Luxury and upscale retail are undergoing some significant changes as the holiday shopping season kicks off and a new decade approaches.
Nordstrom is one example of that. The retailer recently delivered earnings that beat analysts’ expectations for the recently completed financial quarter, even as its net sales declined year over year. However, the retailer is hoping to see new growth via brick-and-mortar store efforts in the coming months and into the 2020s.
For instance, the new Nordstrom New York City store offers several different food and beverage locations, as well as the ability for shoppers to order food and have it delivered to them while they shop. The seven-floor store is Nordstrom’s biggest location ever. Bloomberg reports that it offers a bevy of innovative options intended to entice customers into spending more time shopping. It includes a skincare service called the FaceGym, where people can try “signature muscle manipulation techniques.”
Salespeople wear headsets so they can order food for shoppers anywhere in the 320,000-square-foot location. The retailer has also installed a bar in the shoe department, aptly called the shoe bar, where customers can try cocktails while shopping for footwear.
Meanwhile, luxury brand Burberry has teamed up with Tencent in China to offer a “social retail” store to take advantage of China’s online shopping trend and capture more of the luxury market in the country, according to a report by Reuters.
Tencent plans to open the store in the first half of 2020 in Shenzhen in China’s so-called technology hub. The plan is to create a space that mixes physical with digital. Tencent, which has the popular WeChat Pay platform as well as the social media platform Weibo, will offer one-stop shopping for Burberry items in one of the world’s most important luxury markets.
“Social media is becoming such an important part of the luxury customer journey, particularly in the inspiration phase, and retail needs to keep pace with this,” said Burberry Chief Executive Marco Gobbetti in a statement. “China was the obvious place to start as it is one of the leading hubs for innovation and technology and Chinese consumers are some of the highest users of social media.”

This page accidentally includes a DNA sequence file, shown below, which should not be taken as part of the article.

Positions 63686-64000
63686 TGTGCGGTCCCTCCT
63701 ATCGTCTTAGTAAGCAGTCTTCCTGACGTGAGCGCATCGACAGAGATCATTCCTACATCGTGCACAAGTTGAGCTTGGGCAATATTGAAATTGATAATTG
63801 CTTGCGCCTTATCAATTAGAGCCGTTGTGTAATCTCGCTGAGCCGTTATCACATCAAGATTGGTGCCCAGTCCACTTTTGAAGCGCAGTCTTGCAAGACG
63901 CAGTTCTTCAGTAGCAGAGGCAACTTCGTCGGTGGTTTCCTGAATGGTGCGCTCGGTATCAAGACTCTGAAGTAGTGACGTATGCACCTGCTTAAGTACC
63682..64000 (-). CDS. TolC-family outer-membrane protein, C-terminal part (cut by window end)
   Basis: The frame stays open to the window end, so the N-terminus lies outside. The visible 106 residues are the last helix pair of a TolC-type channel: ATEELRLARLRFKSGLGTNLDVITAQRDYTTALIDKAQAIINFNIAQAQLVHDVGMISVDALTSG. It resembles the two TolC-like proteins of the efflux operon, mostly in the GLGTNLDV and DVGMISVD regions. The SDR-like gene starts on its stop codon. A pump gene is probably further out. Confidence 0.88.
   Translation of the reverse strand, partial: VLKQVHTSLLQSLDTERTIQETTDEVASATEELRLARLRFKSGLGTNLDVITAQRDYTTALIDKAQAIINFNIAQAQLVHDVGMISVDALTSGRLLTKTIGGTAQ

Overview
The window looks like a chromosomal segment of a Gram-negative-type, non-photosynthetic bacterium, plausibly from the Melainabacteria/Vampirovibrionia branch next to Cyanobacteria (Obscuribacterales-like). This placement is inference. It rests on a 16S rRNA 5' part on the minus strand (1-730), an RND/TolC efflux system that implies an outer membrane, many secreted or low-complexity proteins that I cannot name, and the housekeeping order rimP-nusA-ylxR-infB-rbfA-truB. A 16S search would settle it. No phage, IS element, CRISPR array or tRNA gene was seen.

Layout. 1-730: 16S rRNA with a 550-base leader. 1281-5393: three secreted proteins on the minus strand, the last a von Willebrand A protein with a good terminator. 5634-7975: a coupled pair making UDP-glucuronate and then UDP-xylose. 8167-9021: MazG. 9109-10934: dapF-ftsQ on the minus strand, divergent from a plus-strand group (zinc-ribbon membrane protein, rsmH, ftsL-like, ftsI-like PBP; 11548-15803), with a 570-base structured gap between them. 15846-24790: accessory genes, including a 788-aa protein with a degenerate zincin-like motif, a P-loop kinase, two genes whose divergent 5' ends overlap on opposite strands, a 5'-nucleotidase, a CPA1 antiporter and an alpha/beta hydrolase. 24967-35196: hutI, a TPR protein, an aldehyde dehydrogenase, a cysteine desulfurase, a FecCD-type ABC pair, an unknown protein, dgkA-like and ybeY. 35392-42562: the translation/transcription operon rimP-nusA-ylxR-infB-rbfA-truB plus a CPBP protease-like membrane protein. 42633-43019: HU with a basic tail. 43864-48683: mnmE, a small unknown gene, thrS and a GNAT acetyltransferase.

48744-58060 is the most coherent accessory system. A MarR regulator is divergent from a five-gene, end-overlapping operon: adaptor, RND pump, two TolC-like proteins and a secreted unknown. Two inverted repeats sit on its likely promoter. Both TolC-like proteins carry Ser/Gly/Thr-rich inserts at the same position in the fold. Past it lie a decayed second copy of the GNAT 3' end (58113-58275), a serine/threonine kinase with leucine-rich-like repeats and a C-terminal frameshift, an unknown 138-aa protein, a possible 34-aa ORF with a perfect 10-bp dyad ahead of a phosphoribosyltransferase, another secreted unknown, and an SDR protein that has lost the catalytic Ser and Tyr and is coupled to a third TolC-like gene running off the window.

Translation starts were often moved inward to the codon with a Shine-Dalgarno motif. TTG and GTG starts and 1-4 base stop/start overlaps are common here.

As luxury and upscale retailers try to build growth via stores and physical spaces – to say nothing of eCommerce – a recent deal also promises to have a big impact in this sector in 2020 and beyond.
With a move that will enable greater access to luxury shoppers in the United States, LVMH recently reached an arrangement to purchase Tiffany & Co. for $16.2 billion or $135 a share in cash. The boards of Tiffany and LVMH approved the deal and the transaction is forecasted to close in the middle of next year, subject to regulatory approvals and approval from Tiffany’s shareholders.
The fashion company noted in a statement, as reported by the outlet, that “the acquisition of Tiffany will strengthen LVMH’s position in jewelry and further increase its presence in the United States.” It also noted that it would “transform LVMH’s watches and jewelry division and complement LVMH’s 75 distinguished houses.”
LVMH has amassed a sizable luxury brand portfolio in various retail sectors, from perfume to fashion. Its famous brands include Dom Perignon, Moët & Chandon, Louis Vuitton and Givenchy.
Last year, the global jewelry market rose 7 percent and was worth roughly €18 billion. Tiffany is said to be one of the biggest jewelers in the world, alongside LVMH-owned Bulgari and Cartier.
Luxury extends to the automotive sector as well, and a recent move there shows the appeal of the online channel and new ways of shopping. Luxury and performance car maker Porsche will begin testing a new program that allows customers to do the majority of their car shopping online, according to a recent report.
“Physical and digital retail experiences have to work hand in hand, yet stay typically Porsche. Offering our customers an enhanced digital option for acquiring a Porsche makes this experience even more accessible and more convenient,” said Detlev von Platen, member of the executive board for sales and marketing at Porsche AG.
Most of the more arduous parts of car-buying, including obtaining financing and calculating payments, will be handled online, but customers will still have to come into the dealership to complete final signatures and take possession of the car.
Expect more changes in luxury shopping in the months to come.